Pilot's remains finally going home
By William Cole
Advertiser Military Writer
By William Cole
After spending 62 years buried on a remote and wind-swept O'ahu mountain ridge, Navy Ensign Harry Warnke may soon be going home.
A mission to recover the missing World War II fighter pilot is winding up, and team members with the Joint POW/MIA Accounting Command have found what is believed to be Warnke's remains in the crumpled wreckage of the F6F-3 Hellcat that crashed at a steep angle on June 15, 1944.
"I can say we (found) significant human remains in relatively poor condition," said James Pokines, a forensic anthropologist with the recovery mission.
Pokines had speculated last month when the ridge-side excavation was under way in the Ko'olau Range near the H-3 tunnel that Warnke might be found in the wreckage.
"We found plenty of pilot-related things," including a life vest, parachute parts, a survival kit and some personal effects, Pokines said.
Although a biological profile matchup and possibly a mitochondrial DNA analysis still have to be completed, a process that could take several months, Warnke's 86-year-old sister in Arizona, Myrtle Tice, has been told of the recovery.
"I'm just sorta waiting, is all," she said yesterday. "But I think that's a wonderful thing that they can find those (service members) after all those years."
Her parents died thinking their only son had crashed at sea. The Arizona resident still would like to bury her brother by their graves in Westville, Ind. With advancing age, Tice had worried she might not see that day.
"It's a relief (for me), but I think my mother and father would be grateful to have him back," she said.
A failed Navy recovery effort in 1944, lack of attention to the case for many years, and prodding by Sen. John McCain, R-Ariz., at Tice's request meant that it took six decades to finally excavate the crash site on an upper Halawa Valley hillside.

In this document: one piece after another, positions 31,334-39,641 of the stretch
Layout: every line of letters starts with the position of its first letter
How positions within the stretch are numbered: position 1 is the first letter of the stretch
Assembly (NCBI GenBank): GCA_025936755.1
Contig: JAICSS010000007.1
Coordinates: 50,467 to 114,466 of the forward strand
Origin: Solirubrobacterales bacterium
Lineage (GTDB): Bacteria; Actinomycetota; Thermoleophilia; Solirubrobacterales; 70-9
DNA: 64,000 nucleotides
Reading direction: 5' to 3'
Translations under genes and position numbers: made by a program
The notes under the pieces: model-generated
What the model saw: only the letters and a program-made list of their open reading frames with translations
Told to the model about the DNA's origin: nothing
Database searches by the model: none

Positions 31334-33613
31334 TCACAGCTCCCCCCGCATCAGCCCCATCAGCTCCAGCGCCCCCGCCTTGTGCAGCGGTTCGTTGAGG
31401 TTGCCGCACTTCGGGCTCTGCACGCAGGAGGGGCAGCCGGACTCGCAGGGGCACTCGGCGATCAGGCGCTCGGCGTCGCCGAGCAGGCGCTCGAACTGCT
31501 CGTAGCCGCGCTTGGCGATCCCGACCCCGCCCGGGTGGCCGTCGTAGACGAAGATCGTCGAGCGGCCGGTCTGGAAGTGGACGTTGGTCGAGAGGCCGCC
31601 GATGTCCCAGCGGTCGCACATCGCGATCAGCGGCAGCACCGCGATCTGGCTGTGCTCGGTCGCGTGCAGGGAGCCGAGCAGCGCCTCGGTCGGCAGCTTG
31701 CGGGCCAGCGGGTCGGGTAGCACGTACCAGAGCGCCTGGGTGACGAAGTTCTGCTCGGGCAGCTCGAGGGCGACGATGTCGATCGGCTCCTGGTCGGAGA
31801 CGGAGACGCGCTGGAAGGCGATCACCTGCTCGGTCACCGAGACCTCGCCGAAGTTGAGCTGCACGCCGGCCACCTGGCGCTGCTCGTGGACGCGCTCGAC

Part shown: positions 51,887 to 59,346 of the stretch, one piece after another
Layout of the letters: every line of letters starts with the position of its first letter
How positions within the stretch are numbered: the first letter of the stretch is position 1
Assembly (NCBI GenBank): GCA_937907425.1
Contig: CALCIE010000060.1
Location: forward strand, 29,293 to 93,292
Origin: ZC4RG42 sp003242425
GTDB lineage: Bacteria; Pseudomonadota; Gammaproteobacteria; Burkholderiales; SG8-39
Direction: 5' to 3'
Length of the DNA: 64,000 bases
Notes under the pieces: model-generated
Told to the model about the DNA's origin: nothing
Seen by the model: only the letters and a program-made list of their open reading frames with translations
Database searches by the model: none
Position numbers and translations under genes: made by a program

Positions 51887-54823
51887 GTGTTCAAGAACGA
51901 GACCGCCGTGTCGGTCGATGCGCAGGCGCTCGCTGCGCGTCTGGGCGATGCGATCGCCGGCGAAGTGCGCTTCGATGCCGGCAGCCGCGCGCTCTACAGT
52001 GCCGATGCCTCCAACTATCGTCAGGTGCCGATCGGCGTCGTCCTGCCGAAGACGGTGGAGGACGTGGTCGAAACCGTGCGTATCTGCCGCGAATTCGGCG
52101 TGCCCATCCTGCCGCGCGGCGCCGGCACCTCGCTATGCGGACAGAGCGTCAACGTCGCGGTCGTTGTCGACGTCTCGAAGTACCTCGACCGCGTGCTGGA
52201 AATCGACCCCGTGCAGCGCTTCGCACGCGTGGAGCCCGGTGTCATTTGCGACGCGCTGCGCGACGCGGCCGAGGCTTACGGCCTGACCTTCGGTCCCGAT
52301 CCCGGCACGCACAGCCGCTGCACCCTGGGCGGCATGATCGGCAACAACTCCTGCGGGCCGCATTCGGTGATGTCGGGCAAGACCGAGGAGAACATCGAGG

There were environmental and cultural concerns over the recovery site, but since July 21, a dozen civilian and military members with the Hawai'i-based Joint POW/MIA Accounting Command had been on-site, digging out the partially buried aircraft.
High winds, constant rain, cloud cover and lots of mud made for an often gut-churning helicopter ride to the crash site and weather-shortened work days in the ravine bisecting a ridge where the plane came to rest.
Eight-hundred rounds of 50-caliber ammunition were pulled out of the right wing, which jutted out of the jungle hillside.
Pokines said the initial crash did not drive the aircraft too deeply into the earth, but a subsequent landslide buried the cockpit.
"It took a while for it to sink in with the team — that, no, we won't have to go up there again tomorrow," Pokines said yesterday.
Hawai'i National Guard Chinook helicopters sling-loaded 57 tar loads of mud — about 80 to 90 tons altogether — off the hillside, Pokines said.
Because of the difficulty of working at the site, and with the desire to keep the environmental impact to a minimum, JPAC hauled the dirt to East Range at Schofield Barracks, let it dry, and sifted it with screens.
Native vegetation is being replanted on the hillside where the recovery took place.
Although complete skeletons sometimes are recovered by JPAC, that's often not the case with the violence of aircraft crashes. Soil acidity hastens decomposition, and only bone fragments are recovered in some cases.
The excavation was completed on Sept. 10, and the sifting is almost done at East Range.
"I suspect they will be done within a few days," Pokines said.
On June 15, 1944, the 23-year-old Warnke, a Navy reservist, took off from Barbers Point Naval Air Station with seven other planes to practice dive-bombing at Kapoho Point, near what is now the Marine Corps base at Kane'ohe Bay.
When Warnke didn't return, it was presumed that he crashed. Two days later, his unit identified the site. A June 19, 1944, U.S. Pacific Fleet report said a "piece of left leg was buried at scene of crash."
For reasons that remain unclear, his command reported him missing at sea.
"It's a big mystery in between as to what actually happened," Pokines had said during the recovery mission. "His squadron apparently shipped out that week and something happened and he apparently wasn't recovered."
In the early 1990s, an aircraft salvager and historian found the crash site, revealing to Tice that her brother hadn't crashed at sea as her parents were told.
In 1999, the predecessor unit to JPAC spotted remnants of Warnke's aircraft in an aerial search. JPAC has 18 recovery teams whose personnel travel around the world to recover missing service members.
Reach William Cole at firstname.lastname@example.org.